U.S. Department of Defense


Date of this Version



Journal of Affective Disorders 161 (2014) 116-122


This article is a U.S. government work, and is not subject to copyright in the United States.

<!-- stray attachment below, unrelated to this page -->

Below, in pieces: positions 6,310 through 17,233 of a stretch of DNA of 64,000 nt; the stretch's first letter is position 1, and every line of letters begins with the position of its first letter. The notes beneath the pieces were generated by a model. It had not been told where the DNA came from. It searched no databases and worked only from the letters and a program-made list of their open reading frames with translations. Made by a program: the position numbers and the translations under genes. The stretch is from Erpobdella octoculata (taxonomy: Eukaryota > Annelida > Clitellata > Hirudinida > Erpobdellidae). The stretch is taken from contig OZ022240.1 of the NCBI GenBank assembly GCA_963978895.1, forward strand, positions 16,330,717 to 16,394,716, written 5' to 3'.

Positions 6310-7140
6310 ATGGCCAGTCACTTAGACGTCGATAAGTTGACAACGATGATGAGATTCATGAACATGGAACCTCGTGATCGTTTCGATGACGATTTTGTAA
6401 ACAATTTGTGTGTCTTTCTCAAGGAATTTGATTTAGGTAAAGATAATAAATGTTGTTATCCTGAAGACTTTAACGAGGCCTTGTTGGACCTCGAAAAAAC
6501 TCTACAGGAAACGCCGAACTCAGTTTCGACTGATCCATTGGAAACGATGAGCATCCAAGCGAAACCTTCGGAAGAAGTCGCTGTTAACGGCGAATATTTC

Background: Suicide rates have risen considerably in the United States Army in the past decade. Suicide risk is highest among those with past suicidality (suicidal ideation or attempts). The incidence of posttraumatic stress disorder (PTSD) and depressive illnesses has risen concurrently in the u.s. Army. We examined the relationship of PTSD and depression, independently and in combination, and rates of pastyear suicidality in a representative sample of U.S. Army soldiers. Methods: This study used the 000 Survey of Health Related Behaviors Among Active Duty Military Personnel (000 HRB) (N=5927). Probable PTSD and depression were assessed with the PTSD Checklist (PCL) and the 10-item short form of the Center for Epidemiologic Studies Depression Scale (CES-D), respectively. Past-year suicidality was assessed via self-report. Results: Six percent of Army service members reported suicidality within the past year. PTSD and MOD were each independently associated with past-year suicidality. Soldiers with both disorders were almost three times more likely to report suicidality within the past year than those with either diagnosis alone. Population-attributable risk proportions for PTSD, depression, and both disorders together were 24%, 29%, and 45%, respectively. Limitations: The current study is subject to the limitations of a cross-sectional survey design and the selfreport nature of the instruments used. Conclusions: PTSD and depression are each associated with suicidality independently and in combination in the active duty component of the U.S. Army. Soldiers presenting with either but especially both disorders may require additional outreach and screening to decrease suicidal ideation and attempts.